But here it is: the democratization of journalism. And somewhat belatedly, some of us are recalling that the Founding Fathers weren’t all that enamored of pure democracy, when they were crafting what would become our system of government.

We would, after all, elect people to represent us in doing the nation’s business. And then, of course, there was the judiciary; and what came to be called the Fourth Estate – the press. Checks and balances! Representational government! – not democracy, for heaven’s sake! The American public, it was feared, was too likely to be swayed by passions of the moment.

And that, of course, was long before our time; when the American public is kept informed, round the clock, of the votes – sometimes even the intentions of their congressperson. Now we are exposed, round the clock, to a partisan harangue designed to inflame our pre-existing biases. Now the voters can instantly communicate their displeasure directly to the office of their elected representative. What would have been unimaginable in the 18th century has become commonplace in the 21st. More than ever before, we live today in a world of instant reaction, constant judgment and corrosive partisanship.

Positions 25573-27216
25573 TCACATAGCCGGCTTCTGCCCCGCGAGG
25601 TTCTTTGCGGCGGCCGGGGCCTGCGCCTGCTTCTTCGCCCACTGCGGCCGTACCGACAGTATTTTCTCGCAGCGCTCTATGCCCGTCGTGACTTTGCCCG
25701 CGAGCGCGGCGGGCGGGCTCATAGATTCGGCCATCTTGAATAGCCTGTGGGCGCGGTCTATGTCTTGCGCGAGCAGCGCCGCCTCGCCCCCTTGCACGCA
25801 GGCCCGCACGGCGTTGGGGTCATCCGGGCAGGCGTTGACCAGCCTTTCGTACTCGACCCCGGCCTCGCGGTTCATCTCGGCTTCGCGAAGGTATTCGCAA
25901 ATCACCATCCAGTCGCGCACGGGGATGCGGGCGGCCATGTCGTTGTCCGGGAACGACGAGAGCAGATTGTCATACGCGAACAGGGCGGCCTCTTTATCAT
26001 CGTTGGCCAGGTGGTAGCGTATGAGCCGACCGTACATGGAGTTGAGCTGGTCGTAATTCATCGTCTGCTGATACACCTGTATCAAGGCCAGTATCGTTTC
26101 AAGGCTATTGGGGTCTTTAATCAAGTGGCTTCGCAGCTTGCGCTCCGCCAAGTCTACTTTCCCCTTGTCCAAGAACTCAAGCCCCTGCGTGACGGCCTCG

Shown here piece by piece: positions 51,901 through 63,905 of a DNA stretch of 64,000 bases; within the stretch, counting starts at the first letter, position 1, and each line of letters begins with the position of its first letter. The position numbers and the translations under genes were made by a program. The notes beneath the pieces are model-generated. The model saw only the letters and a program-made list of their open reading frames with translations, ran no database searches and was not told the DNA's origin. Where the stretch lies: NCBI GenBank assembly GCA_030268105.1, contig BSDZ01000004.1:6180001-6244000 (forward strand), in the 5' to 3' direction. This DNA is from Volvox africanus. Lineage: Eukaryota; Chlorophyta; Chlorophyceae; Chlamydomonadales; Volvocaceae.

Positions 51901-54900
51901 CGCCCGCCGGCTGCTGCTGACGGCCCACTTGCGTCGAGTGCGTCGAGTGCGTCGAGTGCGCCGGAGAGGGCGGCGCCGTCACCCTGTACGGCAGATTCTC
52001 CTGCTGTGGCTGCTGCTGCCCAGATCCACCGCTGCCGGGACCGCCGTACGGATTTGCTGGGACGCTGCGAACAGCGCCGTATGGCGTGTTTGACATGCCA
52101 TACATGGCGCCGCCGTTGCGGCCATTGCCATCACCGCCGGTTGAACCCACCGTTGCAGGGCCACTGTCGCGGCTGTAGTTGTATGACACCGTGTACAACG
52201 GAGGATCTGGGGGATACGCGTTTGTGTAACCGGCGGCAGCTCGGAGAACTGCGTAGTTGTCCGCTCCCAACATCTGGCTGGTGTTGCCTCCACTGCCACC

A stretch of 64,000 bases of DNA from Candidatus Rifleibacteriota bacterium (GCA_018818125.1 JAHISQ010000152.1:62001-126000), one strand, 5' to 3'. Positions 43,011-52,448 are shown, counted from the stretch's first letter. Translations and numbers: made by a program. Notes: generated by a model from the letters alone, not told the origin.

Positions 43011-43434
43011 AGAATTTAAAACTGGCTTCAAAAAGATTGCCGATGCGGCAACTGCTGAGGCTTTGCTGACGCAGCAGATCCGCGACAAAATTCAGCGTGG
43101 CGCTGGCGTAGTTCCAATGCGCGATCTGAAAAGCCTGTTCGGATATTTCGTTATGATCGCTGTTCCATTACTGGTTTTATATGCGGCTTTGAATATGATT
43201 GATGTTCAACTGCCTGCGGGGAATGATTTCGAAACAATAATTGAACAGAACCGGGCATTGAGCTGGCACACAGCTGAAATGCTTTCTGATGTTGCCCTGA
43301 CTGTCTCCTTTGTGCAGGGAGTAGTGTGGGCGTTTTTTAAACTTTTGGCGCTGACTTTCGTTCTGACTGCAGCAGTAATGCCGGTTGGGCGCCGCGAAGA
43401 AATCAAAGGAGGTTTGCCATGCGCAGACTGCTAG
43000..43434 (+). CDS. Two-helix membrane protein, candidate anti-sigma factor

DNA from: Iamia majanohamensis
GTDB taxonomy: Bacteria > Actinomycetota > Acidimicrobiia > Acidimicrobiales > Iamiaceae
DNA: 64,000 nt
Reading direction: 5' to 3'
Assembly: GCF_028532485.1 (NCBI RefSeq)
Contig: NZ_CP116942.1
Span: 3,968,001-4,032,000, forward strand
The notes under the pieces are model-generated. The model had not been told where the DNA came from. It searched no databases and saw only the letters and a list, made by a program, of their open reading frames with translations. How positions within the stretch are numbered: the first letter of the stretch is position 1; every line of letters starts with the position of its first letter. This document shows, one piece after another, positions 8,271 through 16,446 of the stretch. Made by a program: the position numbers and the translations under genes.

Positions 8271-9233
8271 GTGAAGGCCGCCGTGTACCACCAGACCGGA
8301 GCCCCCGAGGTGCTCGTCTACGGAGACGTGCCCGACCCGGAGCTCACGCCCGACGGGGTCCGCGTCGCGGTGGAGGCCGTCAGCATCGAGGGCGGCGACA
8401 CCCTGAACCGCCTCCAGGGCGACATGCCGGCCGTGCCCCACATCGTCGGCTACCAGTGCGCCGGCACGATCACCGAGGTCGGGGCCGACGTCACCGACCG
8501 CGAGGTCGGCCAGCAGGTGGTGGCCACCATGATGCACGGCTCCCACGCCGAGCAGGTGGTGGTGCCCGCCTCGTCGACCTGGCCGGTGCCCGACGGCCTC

Political debate is a wonderful thing; but partisan shrieking is corrosive and destructive. If we are to find solutions to the challenges we face, we have to re-learn the virtues of compromise.

If we are going to deal intelligently with the problems we confront, we need time to pause, to consider and reflect. But our media, news and social, are intolerant of anything but an instant response. We are making and receiving endless observations about the trivial, and believe that we are communicating. I am left with a feeling of not just great opportunities missed, but with a sense of actual danger to our republic.

Much of our journalism is a catalogue of what just happened, without any regard to its impact or importance. We have a greater capacity to communicate more, further and faster than ever before. Rather than using information to illuminate the world, though, we consume it like fuel. The more we burn, the faster we go. The faster we go, the less we see and understand. We slow down only for the accidents along the side of the road; and the biggest accident still lies ahead.